For abortion, where support and opposition among the overall public is evenly divided, the share of Hispanics who said abortion should be legal in all or most cases grew from one generation to the next, from 33 percent to 55 percent. Among Asians, the share rose from 51 percent to 66 percent.
The study said the relative youth of the second-generation group contributes to, but does not fully account for, their leftward shift on social issues.
But not all issues strictly followed that pattern.
When asked if they preferred a big government offering more services or a smaller government providing less, second-generation Hispanics were less likely than the first generation to support a big government, 71 percent to 83 percent. The same trend of declining support applied to second-generation Asians, 47 percent to 57 percent. Still, support among second-generation Americans for big government was higher than that of the general public, which stood at 39 percent.
The study’s findings come as a fiscally conservative GOP is seeking ways to expand its shrinking base of aging white voters. Some Republicans, including Sen. Marco Rubio of Florida, are now urging their party to embrace an overhaul of immigration laws, including a path to citizenship for 11 million illegal immigrants, to prevent Democrats from using the issue as a wedge in future elections.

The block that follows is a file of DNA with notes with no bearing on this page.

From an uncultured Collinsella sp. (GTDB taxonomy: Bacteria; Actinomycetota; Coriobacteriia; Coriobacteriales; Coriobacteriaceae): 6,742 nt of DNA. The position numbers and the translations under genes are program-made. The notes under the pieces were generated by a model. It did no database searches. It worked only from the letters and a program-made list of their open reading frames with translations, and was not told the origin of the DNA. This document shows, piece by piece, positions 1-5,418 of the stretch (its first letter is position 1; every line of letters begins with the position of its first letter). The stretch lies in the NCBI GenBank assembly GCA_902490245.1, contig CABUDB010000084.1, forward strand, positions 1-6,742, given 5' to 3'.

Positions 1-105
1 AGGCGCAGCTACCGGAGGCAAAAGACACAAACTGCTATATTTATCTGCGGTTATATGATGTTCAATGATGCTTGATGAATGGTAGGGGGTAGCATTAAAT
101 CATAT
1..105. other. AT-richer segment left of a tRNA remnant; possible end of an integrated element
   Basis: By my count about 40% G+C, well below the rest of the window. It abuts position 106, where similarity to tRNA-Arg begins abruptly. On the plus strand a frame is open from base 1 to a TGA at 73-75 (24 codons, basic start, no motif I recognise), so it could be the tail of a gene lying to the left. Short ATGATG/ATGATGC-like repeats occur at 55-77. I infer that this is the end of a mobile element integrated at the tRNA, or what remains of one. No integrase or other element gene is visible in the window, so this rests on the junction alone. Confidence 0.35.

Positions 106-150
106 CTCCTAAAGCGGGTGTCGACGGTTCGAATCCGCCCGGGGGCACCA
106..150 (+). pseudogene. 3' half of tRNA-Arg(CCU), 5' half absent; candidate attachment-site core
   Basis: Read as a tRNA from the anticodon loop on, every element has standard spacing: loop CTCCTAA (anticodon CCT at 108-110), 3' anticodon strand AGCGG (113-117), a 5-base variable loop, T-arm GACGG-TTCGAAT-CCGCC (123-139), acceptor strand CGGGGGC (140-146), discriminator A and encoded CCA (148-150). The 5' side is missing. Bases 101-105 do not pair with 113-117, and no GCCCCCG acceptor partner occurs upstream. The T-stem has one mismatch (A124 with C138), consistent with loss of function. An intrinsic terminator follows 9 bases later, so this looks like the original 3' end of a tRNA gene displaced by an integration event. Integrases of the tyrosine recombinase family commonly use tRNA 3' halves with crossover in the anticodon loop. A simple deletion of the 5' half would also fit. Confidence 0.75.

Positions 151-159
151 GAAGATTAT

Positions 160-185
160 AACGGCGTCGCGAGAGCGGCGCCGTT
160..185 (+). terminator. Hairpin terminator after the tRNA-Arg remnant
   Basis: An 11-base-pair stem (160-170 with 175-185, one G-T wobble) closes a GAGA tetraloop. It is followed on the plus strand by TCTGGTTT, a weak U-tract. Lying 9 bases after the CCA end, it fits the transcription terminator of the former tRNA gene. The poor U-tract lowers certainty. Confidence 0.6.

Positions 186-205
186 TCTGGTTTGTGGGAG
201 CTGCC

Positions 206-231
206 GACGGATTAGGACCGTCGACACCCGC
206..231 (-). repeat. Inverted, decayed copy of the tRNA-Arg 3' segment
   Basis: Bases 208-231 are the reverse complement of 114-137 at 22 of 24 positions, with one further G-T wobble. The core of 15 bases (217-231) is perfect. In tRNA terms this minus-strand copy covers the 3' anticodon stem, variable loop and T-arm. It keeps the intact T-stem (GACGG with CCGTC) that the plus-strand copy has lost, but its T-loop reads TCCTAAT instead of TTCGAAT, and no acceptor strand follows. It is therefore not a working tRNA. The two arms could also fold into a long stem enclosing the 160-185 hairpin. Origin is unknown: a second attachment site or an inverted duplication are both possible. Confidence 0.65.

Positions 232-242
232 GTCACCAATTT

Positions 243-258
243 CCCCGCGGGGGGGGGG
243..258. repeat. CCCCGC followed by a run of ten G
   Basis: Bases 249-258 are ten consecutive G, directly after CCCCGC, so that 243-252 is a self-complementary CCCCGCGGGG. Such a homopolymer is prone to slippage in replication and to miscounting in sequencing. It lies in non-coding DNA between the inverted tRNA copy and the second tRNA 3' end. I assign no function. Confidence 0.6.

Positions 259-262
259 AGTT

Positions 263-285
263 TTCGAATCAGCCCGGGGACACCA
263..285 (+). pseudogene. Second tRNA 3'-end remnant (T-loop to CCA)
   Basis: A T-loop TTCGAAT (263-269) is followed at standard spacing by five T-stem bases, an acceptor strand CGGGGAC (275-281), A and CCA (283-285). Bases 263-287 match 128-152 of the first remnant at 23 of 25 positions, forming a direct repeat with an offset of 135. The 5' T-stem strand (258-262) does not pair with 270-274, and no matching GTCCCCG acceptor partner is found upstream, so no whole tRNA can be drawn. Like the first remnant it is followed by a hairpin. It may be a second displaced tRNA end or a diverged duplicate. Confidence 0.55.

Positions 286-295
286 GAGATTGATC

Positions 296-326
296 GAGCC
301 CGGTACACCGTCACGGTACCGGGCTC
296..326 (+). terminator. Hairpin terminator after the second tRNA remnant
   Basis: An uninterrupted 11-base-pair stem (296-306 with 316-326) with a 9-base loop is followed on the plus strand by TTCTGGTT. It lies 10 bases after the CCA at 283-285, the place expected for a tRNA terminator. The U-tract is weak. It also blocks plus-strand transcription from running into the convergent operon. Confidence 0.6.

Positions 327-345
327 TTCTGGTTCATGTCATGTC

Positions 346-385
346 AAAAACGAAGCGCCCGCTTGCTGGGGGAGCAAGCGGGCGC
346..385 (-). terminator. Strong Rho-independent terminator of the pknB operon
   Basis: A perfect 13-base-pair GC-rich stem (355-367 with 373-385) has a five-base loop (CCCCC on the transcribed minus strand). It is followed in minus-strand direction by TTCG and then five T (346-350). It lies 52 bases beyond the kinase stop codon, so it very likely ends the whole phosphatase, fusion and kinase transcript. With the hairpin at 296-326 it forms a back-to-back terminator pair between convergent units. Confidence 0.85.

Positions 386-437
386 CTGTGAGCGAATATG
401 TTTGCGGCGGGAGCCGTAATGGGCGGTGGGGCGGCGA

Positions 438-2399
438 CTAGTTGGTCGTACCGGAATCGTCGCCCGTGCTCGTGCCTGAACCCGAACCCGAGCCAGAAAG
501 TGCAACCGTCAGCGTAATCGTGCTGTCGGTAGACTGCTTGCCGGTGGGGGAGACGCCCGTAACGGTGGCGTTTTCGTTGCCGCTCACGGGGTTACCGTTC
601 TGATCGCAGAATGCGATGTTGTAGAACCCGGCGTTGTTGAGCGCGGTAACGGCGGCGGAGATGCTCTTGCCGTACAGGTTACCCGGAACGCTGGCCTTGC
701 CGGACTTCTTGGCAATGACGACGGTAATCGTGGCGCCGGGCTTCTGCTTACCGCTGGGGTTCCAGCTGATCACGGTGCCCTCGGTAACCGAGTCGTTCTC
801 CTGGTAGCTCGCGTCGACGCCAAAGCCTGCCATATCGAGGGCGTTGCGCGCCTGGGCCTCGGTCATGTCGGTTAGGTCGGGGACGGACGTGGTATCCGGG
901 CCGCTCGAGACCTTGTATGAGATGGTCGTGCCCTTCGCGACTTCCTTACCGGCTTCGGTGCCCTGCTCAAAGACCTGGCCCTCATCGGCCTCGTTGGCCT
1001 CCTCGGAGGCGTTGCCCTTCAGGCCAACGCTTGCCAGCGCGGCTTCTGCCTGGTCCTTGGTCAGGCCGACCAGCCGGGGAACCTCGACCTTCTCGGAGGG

Due to immigration and high births, particularly among Hispanics, first- and second-generation immigrants now make up 1 in 4 U.S. residents. They are projected to rise to more than 1 in 3 by 2050. The two groups will represent as much as 93 percent of the growth in the U.S. working age-population between now and midcentury.
Since President Reagan garnered 37 percent of the Hispanic vote in 1980, Hispanic support for Republican presidential nominees has generally fallen, reaching 27 percent last November, according to exit polling conducted for the television networks and The Associated Press. The exceptions: 2000 and 2004, when an immigration-friendly Republican, George W. Bush, won after capturing 35 percent and 44 percent of the Latino vote, respectively. Among Asian-Americans, GOP support has steadily dropped from 55 percent in 1992 to 26 percent last November.
Among the report’s findings:
-Better off: Adults in the second generation as a whole do better than those in the first generation in median household income ($58,000 vs. $46,000); college degrees (36 percent vs. 29 percent); and homeownership (64 percent vs. 51 percent). They are also less likely to be in poverty.
-Group relations: About 52 percent of Hispanics and 64 percent of Asian-Americans from the second generation say their group gets along well with all other racial and ethnic groups. That’s compared to 26 percent of Latinos and 49 percent of Asians from the first generation. In terms of marriage, about 26 percent of Hispanics and 23 percent of Asian Americans in the second generation have a spouse of a different race or ethnicity, significantly higher than in the first generation.
-Language use: About 9 in 10 second-generation Hispanic and Asian-Americans can speak English "well" or "very well," substantially more than the immigrant generations.